There is so much I loved about All the Light We Cannot See. I was captivated by the poetic writing, I cared about the characters and I really, really wanted to know what would happen. At times my eyes were glued to the page for hours, and it’s been a while since I’ve felt that way towards a book. However, there were a few negative points, which I will get to in a few moments. First of all, I will set the scene…
Set before and during the Second World War, All the Light We Cannot See is about two children whose paths are destined to cross. Blind Marie-Laure lives in Paris with her father, before fleeing to the port city of Saint-Malo to stay with her great-uncle Etienne. Over in Germany lives orphan Werner with his sister. Werner has an incredible skill with radios and has so many questions, “Why do some fish have whiskers?”, “When lightning strikes the sea, why don’t all the fish die?”. His intelligence does not go unnoticed and he is soon whisked off to a prestigious school for the Hitler Youth.
There is a hint of magic in All the Light We Cannot See – a subtle suggestion, rather than full-blown sorcery. This comes in the form of a priceless, and supposedly cursed, diamond called the Sea of Flames. At the beginning of the novel it is held in the Natural History Museum where Marie-Laure’s father works as a locksmith. The intrigue surrounding the diamond adds an interesting mystery, reminding me fondly of The Moonstone. However it’s the writing, rather than the various plot lines, that drew me into this novel. Marie-Laure’s blindness opens up a whole new perspective of the world. This, mixed with her vivid imagination, leads to some beautiful descriptions. Marie-Laure can sense unease in her father with “…his thoughts fluttering like trapped birds” and she “…imagines his head as a cabinet filled with ten thousand little drawers.”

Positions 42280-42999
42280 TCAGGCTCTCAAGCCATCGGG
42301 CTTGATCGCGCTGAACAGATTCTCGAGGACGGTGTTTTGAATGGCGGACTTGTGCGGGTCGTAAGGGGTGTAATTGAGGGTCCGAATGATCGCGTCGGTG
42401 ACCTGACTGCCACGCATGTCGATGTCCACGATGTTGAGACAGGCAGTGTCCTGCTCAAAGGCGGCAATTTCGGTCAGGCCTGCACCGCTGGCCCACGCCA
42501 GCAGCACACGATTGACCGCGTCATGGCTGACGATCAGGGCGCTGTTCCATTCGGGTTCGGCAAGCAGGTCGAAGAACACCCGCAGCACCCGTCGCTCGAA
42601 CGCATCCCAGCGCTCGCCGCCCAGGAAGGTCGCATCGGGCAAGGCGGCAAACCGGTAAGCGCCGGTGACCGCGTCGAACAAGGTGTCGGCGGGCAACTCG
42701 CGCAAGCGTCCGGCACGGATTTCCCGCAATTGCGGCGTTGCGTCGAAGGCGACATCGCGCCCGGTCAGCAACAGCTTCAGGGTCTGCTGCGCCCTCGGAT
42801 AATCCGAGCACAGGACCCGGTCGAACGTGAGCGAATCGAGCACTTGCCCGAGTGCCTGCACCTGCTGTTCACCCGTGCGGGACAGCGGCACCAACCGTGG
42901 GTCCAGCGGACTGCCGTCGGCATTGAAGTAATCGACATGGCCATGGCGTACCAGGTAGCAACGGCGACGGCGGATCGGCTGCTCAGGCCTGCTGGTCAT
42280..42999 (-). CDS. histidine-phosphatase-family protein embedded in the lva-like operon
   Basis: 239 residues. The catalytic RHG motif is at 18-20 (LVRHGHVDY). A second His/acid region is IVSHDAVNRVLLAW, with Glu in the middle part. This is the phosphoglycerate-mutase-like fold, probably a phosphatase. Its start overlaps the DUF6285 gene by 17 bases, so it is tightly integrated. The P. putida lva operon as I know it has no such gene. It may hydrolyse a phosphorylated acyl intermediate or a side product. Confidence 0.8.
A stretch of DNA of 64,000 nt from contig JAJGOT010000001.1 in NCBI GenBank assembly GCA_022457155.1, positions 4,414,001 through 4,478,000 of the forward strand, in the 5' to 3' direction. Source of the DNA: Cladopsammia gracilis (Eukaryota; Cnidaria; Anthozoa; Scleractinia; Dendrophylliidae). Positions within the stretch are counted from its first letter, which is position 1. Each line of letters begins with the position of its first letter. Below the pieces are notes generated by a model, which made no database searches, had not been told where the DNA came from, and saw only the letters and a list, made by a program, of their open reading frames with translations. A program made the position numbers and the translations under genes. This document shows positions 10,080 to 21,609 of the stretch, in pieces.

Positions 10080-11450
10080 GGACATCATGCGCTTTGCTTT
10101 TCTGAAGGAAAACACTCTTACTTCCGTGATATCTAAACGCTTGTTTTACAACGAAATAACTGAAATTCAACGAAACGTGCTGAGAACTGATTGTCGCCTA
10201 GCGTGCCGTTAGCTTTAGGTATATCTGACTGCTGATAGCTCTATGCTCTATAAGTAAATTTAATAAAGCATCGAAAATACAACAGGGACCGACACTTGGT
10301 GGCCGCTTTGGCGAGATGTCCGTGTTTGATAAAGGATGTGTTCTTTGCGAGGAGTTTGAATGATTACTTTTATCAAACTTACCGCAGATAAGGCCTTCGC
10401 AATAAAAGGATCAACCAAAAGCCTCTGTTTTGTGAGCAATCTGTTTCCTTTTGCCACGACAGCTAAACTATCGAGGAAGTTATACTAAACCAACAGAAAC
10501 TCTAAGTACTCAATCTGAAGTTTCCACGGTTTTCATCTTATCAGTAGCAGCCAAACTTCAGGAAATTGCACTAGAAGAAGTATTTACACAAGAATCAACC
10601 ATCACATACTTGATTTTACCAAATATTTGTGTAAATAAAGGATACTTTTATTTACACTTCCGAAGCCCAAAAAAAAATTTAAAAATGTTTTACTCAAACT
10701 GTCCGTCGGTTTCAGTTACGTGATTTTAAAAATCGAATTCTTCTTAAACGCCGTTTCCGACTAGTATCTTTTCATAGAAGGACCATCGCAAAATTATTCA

My favourite passage describes Marie-Laure’s great-uncle Etienne who suffers from post-traumatic stress after his experiences in the previous war, “…she can almost feel the terror pulsing inside him. As though some beast breathes all the time at the windowpanes of his mind.” The relationship between these two damaged characters is very moving. Gradually Marie-Laure brings Etienne out of his shell and helps him to heal. I could quite happily have read a whole novel exploring this.
Although Marie-Laure’s life can seem scary and unfair, she is loved and has people on her side. In contrast, Werner’s days consist of distressing scenes of violence and cruelty. He is confused and trapped in a world he had never wanted to be part of and can’t see a way out. There is definitely an element of pulling on heart strings in this book, which some readers may find too much.
And so now I come to the negative points of Doerr’s novel. The chapters are very short. At first this made me want to read “just one more chapter” before bed, but soon the book lost momentum, especially towards the end. This was not helped by the constant flitting between not only the two characters in France and Germany, but also different times in their lives (spanning approximately ten years). I think this novel is unnecessarily ambitious. A simpler structure, more tightly edited and with fewer storylines, could vastly improve the book. Instead, my lasting memory is of a long, drawn out ending.
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